In addition, the isolation of neonatal rats inhibited α-amino-3-hydroxy-5-methylisoxazole-4-propionic acid (AMPA) receptor trafficking by increasing corticosterone, and disrupted long-term potentiation (LTP) in the barrel cortex [30], while the SI of juvenile rats enhanced LTP of N-methyl-D-aspartate (NMDA) receptor-mediated glutamatergic transmission in the VTA [31]. The synaptic trafficking of AMPA receptors in rats was affected by an increased level of actin filament through the inactivation of actin-depolymerizing factor cofilin after SI [98].

The SI of animals also resulted in other neuronal changes, including decreased adult neurogenesis [99], reduced synaptogenesis [100], increased neuronal necroptosis [101], altered levels of transmitters or receptors [102, 103], cytoskeletal changes [104], decreased dendritic spines and fiber density [105, 106], disturbed signaling pathways [84, 86, 107], and altered expression of specific genes [34, 108,109,110] (Table 2). For example, SI in adult mice broadly induced an upregulated expression of neuropeptide neurokinin B (NkB) encoded by tachykinin 2 (Tac2), which is involved in fear memory consolidation [111], in neurons of multiple brain regions [34]. The systemic administration of an antagonist of the NkB receptor Nk3R prevented virtually all behavioral abnormalities caused by chronic SI; conversely, enhancing NkB expression and release phenocopied SI in group-housed mice [34].

Glial alterations induced by SI in animal models

In addition to neuronal changes, altered glial development and functions also play an important role in SI-induced brain dysfunction. For example, maternal separation or early-life SI of mice decreased the pool of oligodendrocyte progenitor cells (OPCs) and promoted the premature differentiation of OPCs to oligodendrocytes (OLs) [112]. Early-life SI also induced astrocyte activation in the locus coeruleus of female mice [113]. Maternal separation or early-life SI in rats led to fewer hippocampal microglia and depressive-like behavior, which can be reversed by promoting microglial proliferation in the hippocampus [114]. Moreover, studies of chronic SI during adulthood in mice also showed a decreased number and overactivation of microglia in the hippocampus, together with increased anxiety levels, which were ameliorated by anxiolytic dihydromyricetin [115]. Thus, the SI of animals at different stages affects the development and function of different glial cell types.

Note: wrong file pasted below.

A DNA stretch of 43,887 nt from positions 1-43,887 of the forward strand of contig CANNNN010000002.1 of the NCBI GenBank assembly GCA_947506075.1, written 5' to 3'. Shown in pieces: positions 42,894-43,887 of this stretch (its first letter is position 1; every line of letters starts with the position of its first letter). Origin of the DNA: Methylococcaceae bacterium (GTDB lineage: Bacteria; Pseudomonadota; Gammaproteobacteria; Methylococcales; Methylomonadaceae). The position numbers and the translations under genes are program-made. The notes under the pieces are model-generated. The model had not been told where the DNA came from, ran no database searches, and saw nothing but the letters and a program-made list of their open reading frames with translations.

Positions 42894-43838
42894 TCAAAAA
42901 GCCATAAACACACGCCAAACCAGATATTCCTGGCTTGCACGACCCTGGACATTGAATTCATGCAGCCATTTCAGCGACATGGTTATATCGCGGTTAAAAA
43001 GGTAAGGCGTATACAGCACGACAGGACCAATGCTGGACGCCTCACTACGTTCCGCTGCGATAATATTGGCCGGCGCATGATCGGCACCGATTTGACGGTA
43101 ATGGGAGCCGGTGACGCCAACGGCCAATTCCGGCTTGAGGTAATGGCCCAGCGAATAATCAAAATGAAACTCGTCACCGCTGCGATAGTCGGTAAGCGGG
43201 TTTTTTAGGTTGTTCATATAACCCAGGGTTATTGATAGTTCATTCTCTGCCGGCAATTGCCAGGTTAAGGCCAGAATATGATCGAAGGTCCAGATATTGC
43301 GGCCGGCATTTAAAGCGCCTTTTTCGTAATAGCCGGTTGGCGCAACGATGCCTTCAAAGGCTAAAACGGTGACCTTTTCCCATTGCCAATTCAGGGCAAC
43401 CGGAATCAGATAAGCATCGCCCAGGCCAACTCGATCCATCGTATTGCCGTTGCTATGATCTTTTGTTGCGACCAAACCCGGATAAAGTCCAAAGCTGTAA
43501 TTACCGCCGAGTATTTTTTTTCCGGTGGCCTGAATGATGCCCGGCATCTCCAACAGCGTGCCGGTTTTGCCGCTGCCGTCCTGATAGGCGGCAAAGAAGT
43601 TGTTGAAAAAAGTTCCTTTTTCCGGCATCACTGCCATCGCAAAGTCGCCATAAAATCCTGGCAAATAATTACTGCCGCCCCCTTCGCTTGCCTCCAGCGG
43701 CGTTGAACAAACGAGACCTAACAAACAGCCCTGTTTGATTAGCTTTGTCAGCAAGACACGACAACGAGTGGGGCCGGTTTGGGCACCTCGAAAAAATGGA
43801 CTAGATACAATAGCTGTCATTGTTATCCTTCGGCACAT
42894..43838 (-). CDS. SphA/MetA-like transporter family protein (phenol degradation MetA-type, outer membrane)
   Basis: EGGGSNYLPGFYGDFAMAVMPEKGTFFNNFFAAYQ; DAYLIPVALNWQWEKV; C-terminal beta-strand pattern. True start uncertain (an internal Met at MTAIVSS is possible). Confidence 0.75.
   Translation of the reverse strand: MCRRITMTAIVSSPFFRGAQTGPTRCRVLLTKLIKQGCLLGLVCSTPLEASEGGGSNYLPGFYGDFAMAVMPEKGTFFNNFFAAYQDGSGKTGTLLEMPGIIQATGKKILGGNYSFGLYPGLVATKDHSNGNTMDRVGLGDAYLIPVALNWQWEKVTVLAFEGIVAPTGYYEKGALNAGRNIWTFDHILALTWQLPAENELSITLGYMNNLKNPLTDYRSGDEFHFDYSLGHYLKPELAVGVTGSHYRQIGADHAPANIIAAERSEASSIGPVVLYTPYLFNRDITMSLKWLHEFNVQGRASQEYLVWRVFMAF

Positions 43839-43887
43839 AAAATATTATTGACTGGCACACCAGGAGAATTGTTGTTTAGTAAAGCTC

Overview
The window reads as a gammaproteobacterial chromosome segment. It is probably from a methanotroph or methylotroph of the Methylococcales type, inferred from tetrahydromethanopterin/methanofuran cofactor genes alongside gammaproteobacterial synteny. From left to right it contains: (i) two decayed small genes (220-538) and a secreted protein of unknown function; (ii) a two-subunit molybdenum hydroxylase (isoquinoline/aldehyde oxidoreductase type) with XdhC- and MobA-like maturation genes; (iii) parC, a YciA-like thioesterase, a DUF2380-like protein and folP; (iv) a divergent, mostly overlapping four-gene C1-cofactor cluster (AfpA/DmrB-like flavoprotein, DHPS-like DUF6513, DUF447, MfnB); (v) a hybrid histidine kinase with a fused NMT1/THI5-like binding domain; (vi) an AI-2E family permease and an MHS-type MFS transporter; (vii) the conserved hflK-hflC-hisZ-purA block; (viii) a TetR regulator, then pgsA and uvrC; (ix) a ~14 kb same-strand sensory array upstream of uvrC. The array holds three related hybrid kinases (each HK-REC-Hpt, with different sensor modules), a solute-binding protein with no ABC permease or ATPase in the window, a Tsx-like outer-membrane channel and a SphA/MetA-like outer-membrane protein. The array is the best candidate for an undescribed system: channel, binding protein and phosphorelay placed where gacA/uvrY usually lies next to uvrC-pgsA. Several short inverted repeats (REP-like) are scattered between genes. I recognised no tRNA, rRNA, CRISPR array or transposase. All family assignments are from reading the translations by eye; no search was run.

Specifically, the SI of mice during juvenile and adult stages resulted in reduced OL gene expression and myelin thickness, and simpler morphology with shorter processes and fewer branches of OLs in the mPFC (Fig. 4) [32, 116]. Socially isolated mice showed a significant decrease in the expression of NRG1 [32]. The NRG1–ErbB signaling pathway, which is important for OL maturation, is linked to reduced mPFC myelination in response to SI in juvenile mice [32]. Unlike the effects of SI during the juvenile stage, maternal separation in the form of repeated daily separation of dams from their litters leads to depletion of the OPC pool and premature differentiation of OPCs to OLs in the mPFC and hippocampus [112, 117]. These results indicate that maternal separation in mice results in earlier differentiation of OPCs into OLs and thus fewer OPCs, while SI during juvenile or adult stages inhibits OL maturation. In the postnatal developing mouse brain, the critical period of OPC differentiation in the corpus callosum is 3–8 days after birth [118], while the critical period of OL maturation in the mPFC is from P21 to P35 [32]. Thus, these different effects of SI on oligodendrocytes may reflect whether the period of SI overlaps with the critical periods of oligodendrogenesis (the formation of myelinating OLs from OPCs), OL maturation or both (Fig. 4).

Fig. 4: Effects of SI on oligodendrocyte progenitor cell (OPC) differentiation and oligodendrocyte (OL) maturation.
figure 4

Oligodendrocytes are myelinating cells of the central nervous system that are generated from OPCs, and they follow a tightly orchestrated process of migration, proliferation and differentiation [159]. In the postnatal developing mouse brain, most divided OPCs differentiate into oligodendrocytes during a critical time window of 3–8 days after birth. The critical period (CP) of OL maturation in the mouse mPFC is from P21 to P35. Consistently, SI after weaning at P21 affects only OL gene expression and not the number of OPCs/OLs, while SI for 2 weeks after birth reduces the number of OPCs and promotes earlier maturation of OLs. In the human corpus callosum, most OPCs are differentiated into OLs at 5 years of age, and the number of OLs begins to plateau. Early-life SI results in reduced white matter in several brain regions in orphans. Thus, five years of age might be a turning point when SI causes different effects on myelination (the number of OPCs/OLs versus OL maturation) in the human brain.

Notably, alterations in mPFC myelination and function caused by the SI of juvenile mice for 2 weeks after weaning (P21−P35) could not be reversed by social reintegration, demonstrating that P21−P35 is a critical period of OL maturation for mPFC myelination [32]. In contrast, the reduced white matter volume in the PFC of orphans could be ameliorated significantly many years after adoption [64]. This recovery may be due to the adoption of orphans in early life (<5 years of age) before the completion of oligodendrogenesis (Fig. 4) [119]. Moreover, prolonged myelin growth and maturation extends at least through the first 20 years of human life [120], allowing long-term neural plasticity. As the developmental trajectory of neocortical myelination in rodents is distinct from that in humans [118, 119], we must be cautious when translating results from mice to humans.